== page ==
C—B-S-G Injections (Average) ................................................................ 30 Fig. VII ——— Centrifuge Tube for Serum Calcium Determination .......................:.- 31

  • INTRODUCTION

    "Milk fever" of cows is the popular name for the clinical syndrome evinced by lactating cows suffering from hypocalcemia. It includes weakness, paralysis, cessation of lactation and a characteristic posture of the head and neck. The hypo- icalcemic condition is brought on by the secretion of calcium salts in the milk in excess of the calcium made available to the animal in its feed or by the calcium stores of the body. According to Little and Wright (12), milk fever usually occurs when the sc- rum calcium falls to about 4.1 mg. percent, the normal level, as reportcd by Newton (14), being around 10 mg. percent.

    The rational therapeutics of this condition is the administration of easily utilizable calcium salts to the animal. These are made available most rapidly through the agen- cy of intravenous injection of sterile solutions of these salts. The action of calcium salts in causing the rapid recovery encountered in many cases of milk fever is not un- derstood. Glaser (8) holds that "The beneficial effect of calcium therapy is analogous to that produced by rest in psychiatric cases. In both rest and calcium therapy, there is a shift of calcium from the blood to the tissue cells."

    The calcium salts most widely used by veterinarians at present are calcium chloride, Calcium lactate and calcium gluconate (7,18). Calcium lactate is the most toxic of these and is used less commonly than the others. Taking the minimum lethal dose of calcium lactate as 1.00, the comparative lethal dosages of calcium chloride and cal- cium gluconate are, according to the work of the Baldacci (2) on rabbits, 1.14 and 1.85 1'espectively. Carratala (3) reports that, in dogs and rabbits, when an injection rate of one cc. per minute is used the comparative lethal dosages of these salts are 1 :1.17;- 1.82 respectively, while when an injection rate of two cc. per minute is used the com-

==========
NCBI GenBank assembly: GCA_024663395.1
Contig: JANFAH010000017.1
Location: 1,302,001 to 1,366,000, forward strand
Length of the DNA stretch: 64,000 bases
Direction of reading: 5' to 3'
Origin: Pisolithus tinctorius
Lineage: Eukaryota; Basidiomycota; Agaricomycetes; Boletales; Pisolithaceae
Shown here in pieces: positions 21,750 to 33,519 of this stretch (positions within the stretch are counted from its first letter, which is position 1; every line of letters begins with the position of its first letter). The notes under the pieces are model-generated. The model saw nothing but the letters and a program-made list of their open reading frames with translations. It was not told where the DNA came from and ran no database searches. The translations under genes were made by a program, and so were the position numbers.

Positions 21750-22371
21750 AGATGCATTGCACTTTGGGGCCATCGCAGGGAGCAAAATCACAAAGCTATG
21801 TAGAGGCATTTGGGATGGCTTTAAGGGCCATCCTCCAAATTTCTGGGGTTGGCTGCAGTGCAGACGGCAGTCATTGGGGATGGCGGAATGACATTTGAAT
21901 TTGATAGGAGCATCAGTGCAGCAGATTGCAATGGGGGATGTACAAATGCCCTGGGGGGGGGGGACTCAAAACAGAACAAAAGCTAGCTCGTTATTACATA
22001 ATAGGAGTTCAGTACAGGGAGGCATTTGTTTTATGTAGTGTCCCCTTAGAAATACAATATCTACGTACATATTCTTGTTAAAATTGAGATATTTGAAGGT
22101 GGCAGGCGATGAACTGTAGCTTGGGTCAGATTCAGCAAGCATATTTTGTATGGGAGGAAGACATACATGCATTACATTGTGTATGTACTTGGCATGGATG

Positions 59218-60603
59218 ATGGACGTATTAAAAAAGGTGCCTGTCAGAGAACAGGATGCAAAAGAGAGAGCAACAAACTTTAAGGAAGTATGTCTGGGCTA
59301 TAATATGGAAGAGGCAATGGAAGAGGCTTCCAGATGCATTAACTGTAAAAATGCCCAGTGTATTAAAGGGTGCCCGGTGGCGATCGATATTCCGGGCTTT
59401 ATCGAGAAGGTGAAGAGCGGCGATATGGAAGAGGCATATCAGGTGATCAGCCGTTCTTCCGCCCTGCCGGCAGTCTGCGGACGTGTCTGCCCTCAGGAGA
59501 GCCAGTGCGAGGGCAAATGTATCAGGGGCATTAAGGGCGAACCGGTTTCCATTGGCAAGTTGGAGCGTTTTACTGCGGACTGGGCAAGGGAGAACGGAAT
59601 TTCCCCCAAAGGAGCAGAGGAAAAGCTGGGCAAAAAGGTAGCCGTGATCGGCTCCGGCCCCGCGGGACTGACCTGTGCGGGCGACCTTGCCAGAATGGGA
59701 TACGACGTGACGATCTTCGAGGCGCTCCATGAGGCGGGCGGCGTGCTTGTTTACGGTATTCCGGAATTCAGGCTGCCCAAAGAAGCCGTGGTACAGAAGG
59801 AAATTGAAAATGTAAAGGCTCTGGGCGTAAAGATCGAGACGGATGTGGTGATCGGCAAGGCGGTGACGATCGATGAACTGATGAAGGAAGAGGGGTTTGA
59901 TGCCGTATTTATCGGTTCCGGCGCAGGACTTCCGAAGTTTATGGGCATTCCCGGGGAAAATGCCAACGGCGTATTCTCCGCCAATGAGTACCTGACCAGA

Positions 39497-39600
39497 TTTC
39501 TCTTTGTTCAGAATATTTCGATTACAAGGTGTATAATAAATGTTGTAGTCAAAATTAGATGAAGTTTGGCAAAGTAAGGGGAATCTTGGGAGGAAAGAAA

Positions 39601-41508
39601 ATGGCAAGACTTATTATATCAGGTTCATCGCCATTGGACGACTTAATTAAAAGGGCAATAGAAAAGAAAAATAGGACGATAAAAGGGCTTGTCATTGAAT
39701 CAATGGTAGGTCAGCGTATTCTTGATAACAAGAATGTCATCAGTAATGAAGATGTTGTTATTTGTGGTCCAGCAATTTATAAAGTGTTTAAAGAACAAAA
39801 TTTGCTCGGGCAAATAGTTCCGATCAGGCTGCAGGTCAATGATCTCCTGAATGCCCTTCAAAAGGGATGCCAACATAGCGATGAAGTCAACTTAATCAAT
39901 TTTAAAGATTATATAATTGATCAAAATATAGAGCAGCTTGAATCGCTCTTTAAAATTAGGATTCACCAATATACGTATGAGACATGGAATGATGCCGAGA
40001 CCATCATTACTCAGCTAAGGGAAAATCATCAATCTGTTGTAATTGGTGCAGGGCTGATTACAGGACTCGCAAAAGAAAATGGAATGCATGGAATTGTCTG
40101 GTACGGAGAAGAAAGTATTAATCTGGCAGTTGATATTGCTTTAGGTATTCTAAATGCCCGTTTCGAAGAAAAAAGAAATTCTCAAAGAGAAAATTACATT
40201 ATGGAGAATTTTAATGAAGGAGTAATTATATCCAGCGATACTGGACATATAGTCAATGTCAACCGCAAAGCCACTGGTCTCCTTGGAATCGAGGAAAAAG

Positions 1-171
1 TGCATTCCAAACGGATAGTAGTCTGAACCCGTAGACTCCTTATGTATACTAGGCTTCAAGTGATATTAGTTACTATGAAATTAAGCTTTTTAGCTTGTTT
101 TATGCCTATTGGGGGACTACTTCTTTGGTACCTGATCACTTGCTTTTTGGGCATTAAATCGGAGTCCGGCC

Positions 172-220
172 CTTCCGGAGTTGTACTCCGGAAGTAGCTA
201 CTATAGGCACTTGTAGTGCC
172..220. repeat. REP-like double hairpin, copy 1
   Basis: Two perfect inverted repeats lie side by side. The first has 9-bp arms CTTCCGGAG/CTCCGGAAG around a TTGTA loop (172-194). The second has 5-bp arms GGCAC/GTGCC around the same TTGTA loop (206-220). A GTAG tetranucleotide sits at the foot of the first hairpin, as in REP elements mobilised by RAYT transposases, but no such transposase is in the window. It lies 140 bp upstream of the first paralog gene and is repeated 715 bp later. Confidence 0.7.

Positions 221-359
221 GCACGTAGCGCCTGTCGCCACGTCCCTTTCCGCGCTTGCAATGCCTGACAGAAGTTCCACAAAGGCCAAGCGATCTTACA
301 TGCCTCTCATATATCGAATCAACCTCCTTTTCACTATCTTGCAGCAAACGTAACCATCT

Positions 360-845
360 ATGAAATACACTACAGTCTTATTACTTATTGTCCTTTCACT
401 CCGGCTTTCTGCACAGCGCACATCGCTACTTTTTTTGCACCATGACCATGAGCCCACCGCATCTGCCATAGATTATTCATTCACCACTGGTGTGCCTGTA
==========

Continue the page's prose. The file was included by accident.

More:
Wparative lethal dosages are 1 :1.44:2.ll. Carratala explains this dosage differential as being due to different amounts of calcium in identical concentrations of the various salts. One aim of this investigation will be to show that this explanation is erroneous.

    It is a logical assumption that the therapeutic agent which will make available to the animal more calcium per unit volume administered will be the more efficient one. Since the clinical efficacy and comparative non-toxicity of calcium gluconate have been established by experiment and experience, a search was instituted for a compound closely related to calcium gluconate but containing more calcium per"unit weight. The compound chosen was calcium d-saccharate. This is the calcium salt of d—sac- charic acid, and a study of the structural formulae of this acid and of d-gluconic acid ( Figs. Ia, Ib) shows that theoretically one saccharate ion should be able to combine

  • with one calcium ion while two gluconate ions are necessary for combination with one calcium ion. That this is the case can be seen by a study of the formulae. in Figures IIa and IIb.* One unit weight of calcium d-saccharate contains 39% morc~— calcium than does the same weight of calcium d-gluconate.